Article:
Friday, September 20, 2019

ALTIS High Performance Think Tank Recap

Last week I had the opportunity to fly out to Lake Tahoe and take part in the first ALTIS High Performance Think Tank.  Hosted by a combination of ALTIS and Barton Medical Center, it was the first collaboration.

The event took place over 3 days with ten speakers.  The format was nice.  Two speaker spoke individually.  Then both came up for a round robin of questions.  No days felt long, as some seminars tend to drain your brain.  This allowed plenty of time to drink coffee and get outside hiking to explore the great Tahoe landscape, the coffee was average, but the hiking more then made up for it.

"Great minds discuss ideas, average minds discus events, small minds discus people."
Eleanor Roosevelt

The general theme was dealing with Chaos of sport.

First: Dr. Joel Dudley.  I think 9 out of 10 presenters were Doctors of some sort.  Dr. Dudley was working in New York Mount Sinai system.  This was one of those guys that seems so smart, your like wow...I am not an intelligent man.   He talked about using Deep Learning (AI analysis) to look through 100k people over 20 years.  Things a human wouldn't be able to do.  The problem with this power is we don't know what questions to ask.  I think Einstein said something about the ideas that created the problem will not be the same ideas that solve it.  Joel used the example of trying to make a mechanical horse.  We know we need to evolve away from the horse, but we don't have the imagination of a car yet.  So we try to make a horse out of nuts, bolts and gearing.

They looked through the data and found that Alzheimer's had a huge correlation with patients and the HSV1 herpes virus.  They are now researching drugs along this line of thinking.

 They can now do a legit micro biome test.  In fact, everyone at the conference was given a microbiome test produced by the company Onegevity.

There needs to be more of an open health care system.  We have to much specialization.  There is no communication between practitioners and doctors.

When asked about health, he recommended people switch to the Impossible burger.  This gave me pause, my own bias says why trade a good healthy chunk of meet for fake?  Even brilliant people can be wrong.  (My own opinion)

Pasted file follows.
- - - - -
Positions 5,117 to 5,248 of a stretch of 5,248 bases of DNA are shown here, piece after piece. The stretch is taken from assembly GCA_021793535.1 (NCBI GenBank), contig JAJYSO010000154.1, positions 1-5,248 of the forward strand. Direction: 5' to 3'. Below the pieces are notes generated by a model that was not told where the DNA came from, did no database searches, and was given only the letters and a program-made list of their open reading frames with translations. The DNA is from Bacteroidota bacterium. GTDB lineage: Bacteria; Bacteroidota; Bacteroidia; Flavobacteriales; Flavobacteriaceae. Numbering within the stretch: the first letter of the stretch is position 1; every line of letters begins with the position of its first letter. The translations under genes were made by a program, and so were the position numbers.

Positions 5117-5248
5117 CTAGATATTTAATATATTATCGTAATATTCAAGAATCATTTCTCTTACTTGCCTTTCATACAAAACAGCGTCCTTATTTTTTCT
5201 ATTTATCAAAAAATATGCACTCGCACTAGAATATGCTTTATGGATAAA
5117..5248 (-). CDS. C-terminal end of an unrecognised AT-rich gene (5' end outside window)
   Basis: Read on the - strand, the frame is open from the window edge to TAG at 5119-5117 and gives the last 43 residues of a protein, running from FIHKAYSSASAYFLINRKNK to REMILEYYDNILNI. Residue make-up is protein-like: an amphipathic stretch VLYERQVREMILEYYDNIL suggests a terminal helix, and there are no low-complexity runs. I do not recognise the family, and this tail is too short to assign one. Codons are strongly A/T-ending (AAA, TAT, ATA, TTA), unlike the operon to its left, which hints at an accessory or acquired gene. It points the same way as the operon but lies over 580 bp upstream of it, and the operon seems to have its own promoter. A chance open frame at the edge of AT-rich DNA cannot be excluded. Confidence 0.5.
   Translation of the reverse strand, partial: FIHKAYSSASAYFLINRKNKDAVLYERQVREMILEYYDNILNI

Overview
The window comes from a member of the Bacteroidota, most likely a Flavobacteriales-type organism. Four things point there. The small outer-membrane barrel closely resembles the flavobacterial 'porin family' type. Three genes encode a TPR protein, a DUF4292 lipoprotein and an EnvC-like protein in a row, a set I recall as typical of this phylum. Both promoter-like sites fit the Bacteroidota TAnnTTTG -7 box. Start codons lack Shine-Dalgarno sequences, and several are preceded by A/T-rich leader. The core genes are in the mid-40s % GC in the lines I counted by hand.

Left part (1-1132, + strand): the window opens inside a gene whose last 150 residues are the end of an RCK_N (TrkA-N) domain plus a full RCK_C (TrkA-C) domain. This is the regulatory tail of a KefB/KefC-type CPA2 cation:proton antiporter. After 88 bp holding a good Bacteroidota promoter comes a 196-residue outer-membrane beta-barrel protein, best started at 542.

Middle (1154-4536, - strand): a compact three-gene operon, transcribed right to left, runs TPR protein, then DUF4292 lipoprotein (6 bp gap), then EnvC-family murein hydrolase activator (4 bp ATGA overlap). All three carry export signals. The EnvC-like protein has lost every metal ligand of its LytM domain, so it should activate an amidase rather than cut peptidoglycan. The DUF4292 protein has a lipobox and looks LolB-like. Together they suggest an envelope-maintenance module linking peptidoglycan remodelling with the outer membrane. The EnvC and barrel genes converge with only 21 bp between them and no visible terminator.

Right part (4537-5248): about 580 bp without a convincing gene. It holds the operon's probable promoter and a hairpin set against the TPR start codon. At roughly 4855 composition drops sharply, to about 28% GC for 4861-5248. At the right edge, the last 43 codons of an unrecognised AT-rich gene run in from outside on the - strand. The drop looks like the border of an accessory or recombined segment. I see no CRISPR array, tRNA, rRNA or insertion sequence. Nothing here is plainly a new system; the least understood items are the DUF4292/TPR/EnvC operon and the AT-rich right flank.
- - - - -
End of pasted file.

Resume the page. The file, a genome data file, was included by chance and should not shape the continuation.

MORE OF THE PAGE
2nd: Dr.  Duncan French.  Duncan is the  High Performance Director for the UFC Performance Institute out of Las Vegas.  His presentation was based on reverse engineering the result you are after.  This was a concept I have heard and used before, but this brought such clarity to each question or each step in the process.  MMA athletes have so many variable they have to train in that it was superbly interesting to see how all these different disciplines are thought about and trained.  Throw in, fights on short notice or different fights, fighters culture, fighters beliefs and you have one very complicated soup.  How do you navigate?  Measure and get the basics right.  This was one of my favorite talks.

An example from my own thinking.  Goal is to be a Tour De France rider.  What variable do we know.  Most have a 6 Watt per kilogram average.  If you don't have that, you probably won't be on the tour.  If I am at 4, how do I get to 6?  Can I lose weight?  Yes.  How do we lose weight?  How can I get more power on the bike?  Has the athlete every lifted?  Start at the target and work backwards.

3rd: Dr. Robin Thorpe.  Robin works from everyone from Manchester United to a few other performance teams.  He seems to be the guy that reads the data and interprets the decisions.  As in, give this guy some rest or he may get injured.  Rate of Perceived Exertion  (RPE) was highly prized.  Again, the take away was Measure and Keep it Simple.  Get your sleep, your hydration, your post game meal, your post game sleep.   Make small changes that add up to better quality of health.

4th:  Gerry Ramogida and Carl Bergstrom.  Both of these guys are Performance Members of the Golden State Warriors.  They previously were together in Seattle Seahawks.  Gerry talked mostly on the daily inputs he does with his athletes.
1.  Daily morning meeting: communication
2.  Table work:  Key area assessment
3.  Targeted Input:  tendon, activation of treatment area, stimulate
4.  Movement prep:  Step for transference
5.  Lift:  Athlete Specific
6.  Court:  Continuation of movement strategies with more effort and speed
7.  Post:  Timing dependent

Gerry is one of my favorite therapist and I feel like I learn something from him every time I get a chance to talk to him.  He's lead me to a few great seminars or concepts that have helped me improve.

5th:  Dr. Matt Jordan.  Matt may be one of the best presenters on anything I've ever had a chance to listen to.  Dynamic and smart.  He presented on data of when ACL in skiers are ready to return to play.  More specifically it was how to read stats and data as a thought process.  It really put percentages into perspective.  What does 20% mean to you.  If you had 20% chance to rain, would you carry an umbrella, probably not, if it was your wedding day, would you have a back up, probably.  The amount of data they have now on force, angles, power, symmetry and pre and post injury is truly amazing.  No more guesswork.  Measure.